by Dick Nieuwendyk
Theatre St.Denis opened March 4, 1916. It was designed by the Montreal architectural firm Barrott, Blackader & Webster. The facade and entrance were in a Greek Revival style in the form of a Temple, whilst the interior and auditorium were in the Adam Style, a neo-classical style of interior design named after Scottish architect William Adam. At the time, it was the largest theatre in Canadian history with a 2,380 seat total capacity in orchestra and balcony levels. It originally showed French-language movies, popular plays and operettas. In 1920 it began to present famous performers such as tenor Hipolito Lazaro and violinist Jascha Heifetz, and in 1921 it featured the orchestra of Milan’s La Scala under Toscanini. Pablo Casals appeared there in 1925, and during his 1928 North American tour Maurice Ravel performed some of his own works in the theatre.
After several changes of ownership, Théatre St-Denis was purchased in 1925 by Joseph Cardinal.
Following a brief interlude of opera and comic opera, the Theatre went back to showing silent movies in early 1929. These were the glory days before the New York stock market crash. The Theatre drew large crowds and the coffers were well filled. In 1933, Joseph Cardinal leased the theatre to the France-Film Company directed by Alexandre De Sève. At that time the hall was devoted almost entirely to the French cinema. In 1935, the facade and marquee were given a modern Art Deco style facelift.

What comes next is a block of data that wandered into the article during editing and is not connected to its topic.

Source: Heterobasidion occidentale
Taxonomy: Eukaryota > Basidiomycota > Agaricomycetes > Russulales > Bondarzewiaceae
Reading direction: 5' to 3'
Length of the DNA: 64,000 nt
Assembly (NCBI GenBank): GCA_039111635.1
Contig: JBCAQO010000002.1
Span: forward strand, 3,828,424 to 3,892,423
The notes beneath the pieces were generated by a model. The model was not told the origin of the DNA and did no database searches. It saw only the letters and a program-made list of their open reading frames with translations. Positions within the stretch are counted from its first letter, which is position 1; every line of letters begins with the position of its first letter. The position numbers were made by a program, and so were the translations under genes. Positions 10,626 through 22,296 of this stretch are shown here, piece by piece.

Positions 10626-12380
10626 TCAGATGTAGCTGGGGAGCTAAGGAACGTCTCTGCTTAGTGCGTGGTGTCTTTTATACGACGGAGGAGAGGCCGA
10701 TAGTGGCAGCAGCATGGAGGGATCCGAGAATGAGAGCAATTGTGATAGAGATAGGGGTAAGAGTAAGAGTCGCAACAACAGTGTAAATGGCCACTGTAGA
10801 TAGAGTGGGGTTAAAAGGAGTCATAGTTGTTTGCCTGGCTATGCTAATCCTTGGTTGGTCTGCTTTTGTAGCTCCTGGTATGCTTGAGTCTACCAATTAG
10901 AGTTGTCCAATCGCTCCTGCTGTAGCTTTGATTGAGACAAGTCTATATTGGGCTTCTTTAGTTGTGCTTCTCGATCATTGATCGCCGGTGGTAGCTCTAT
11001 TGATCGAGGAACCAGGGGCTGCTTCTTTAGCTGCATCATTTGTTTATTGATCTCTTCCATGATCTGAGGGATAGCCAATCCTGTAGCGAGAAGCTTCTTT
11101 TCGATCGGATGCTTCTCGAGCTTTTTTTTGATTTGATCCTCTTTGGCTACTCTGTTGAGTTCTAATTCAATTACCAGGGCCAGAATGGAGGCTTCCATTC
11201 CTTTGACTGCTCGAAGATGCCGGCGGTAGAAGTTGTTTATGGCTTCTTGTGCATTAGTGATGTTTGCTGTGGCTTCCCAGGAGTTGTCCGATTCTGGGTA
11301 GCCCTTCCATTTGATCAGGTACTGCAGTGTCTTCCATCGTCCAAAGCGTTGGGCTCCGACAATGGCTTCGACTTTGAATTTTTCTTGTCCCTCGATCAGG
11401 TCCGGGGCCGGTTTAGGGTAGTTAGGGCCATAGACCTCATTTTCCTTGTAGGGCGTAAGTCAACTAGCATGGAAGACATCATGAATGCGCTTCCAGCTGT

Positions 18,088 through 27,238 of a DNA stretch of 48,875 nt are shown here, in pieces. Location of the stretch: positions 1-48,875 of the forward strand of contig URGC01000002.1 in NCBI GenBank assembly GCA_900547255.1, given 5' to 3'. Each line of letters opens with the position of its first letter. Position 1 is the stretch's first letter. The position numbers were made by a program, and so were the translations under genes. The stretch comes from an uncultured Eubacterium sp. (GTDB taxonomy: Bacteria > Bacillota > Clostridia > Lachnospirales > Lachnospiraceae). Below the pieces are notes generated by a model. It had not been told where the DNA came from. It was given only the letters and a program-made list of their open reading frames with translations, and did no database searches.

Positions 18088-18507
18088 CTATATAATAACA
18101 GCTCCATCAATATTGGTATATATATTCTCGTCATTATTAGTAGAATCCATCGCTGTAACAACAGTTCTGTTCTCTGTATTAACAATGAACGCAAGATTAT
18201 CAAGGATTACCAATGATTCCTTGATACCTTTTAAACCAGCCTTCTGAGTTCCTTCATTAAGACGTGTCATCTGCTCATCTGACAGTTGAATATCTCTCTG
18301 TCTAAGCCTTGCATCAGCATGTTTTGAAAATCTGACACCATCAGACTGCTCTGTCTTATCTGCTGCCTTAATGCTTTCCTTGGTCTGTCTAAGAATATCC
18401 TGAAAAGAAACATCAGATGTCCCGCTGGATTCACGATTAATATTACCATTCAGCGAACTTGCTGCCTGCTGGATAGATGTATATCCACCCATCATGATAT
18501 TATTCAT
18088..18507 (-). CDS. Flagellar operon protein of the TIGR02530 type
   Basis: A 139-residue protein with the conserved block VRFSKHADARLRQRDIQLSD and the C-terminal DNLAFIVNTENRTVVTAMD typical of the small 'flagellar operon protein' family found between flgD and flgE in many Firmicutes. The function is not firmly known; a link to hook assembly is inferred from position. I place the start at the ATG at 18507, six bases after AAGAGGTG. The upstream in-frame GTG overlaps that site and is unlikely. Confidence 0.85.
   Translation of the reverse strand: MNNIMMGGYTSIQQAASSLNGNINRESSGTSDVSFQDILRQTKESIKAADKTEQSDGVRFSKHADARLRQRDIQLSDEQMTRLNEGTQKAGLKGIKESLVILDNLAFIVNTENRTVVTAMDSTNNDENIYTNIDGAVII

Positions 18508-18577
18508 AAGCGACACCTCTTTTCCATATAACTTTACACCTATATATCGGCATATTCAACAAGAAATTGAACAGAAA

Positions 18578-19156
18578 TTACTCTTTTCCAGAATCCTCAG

When film-making was interrupted in 1942, Théatre St-Denis found itself with the need to diversify its programming. The New York Metropolitan Opera, the Bolshoi ballet, the Comédie Française and the Théâtre National de Paris would grace its stages. Symphony orchestras and great conductors like Wilfrid Pelletier and Stravinsky were also invited to perform.
Some of the biggest French and international stars of their time like Maurice Chevalier, Fernandel, Tino Rossi, Luis Mariano, Yves Montand, and Gilbert Bécaud, performed in Théatre St-Denis.
In 1950 the theatre underwent major reconstruction and seat capacity was increased to 2,500. It continued to present musical theatre and dance performances, as well as symphony and music hall concerts, right up until the opening of Place des Arts in 1963.
In 1971, two halls were added to the theatre. The two new halls were named the Chevalier and the Pierrot; later renamed the St-Denis 2 and St-Denis 3. In 1977-78 St-Denis 1 was modernized and equipped to stage big variety shows and recitals. In the 1980s the St-Denis Theatre was host to major jazz concerts presented as part of the Montreal International Jazz Festival. Other renovations in 1989 and 1990 once more transformed the appearance of the theatre. The St-Denis l, equipped with, among other things, a new sound and lighting system, now had 2343 seats, whereas the St-Denis 2, with an added balcony, had a seating capacity of 980.
Since then, countless Quebec, Canadian, U.S. and international events have graced the stages of the theatre’s two halls, allowing it to pursue its mission and vocation in the field of entertainment.
To this day, Théatre St-Denis remains a mythical and prestigious location attracting the biggest names in show business.
The theatre is located at 1594 St. Denis in Montreal.
(Source: Cinema Treasures, Canadian Encyclopedia, Théatre St-Denis)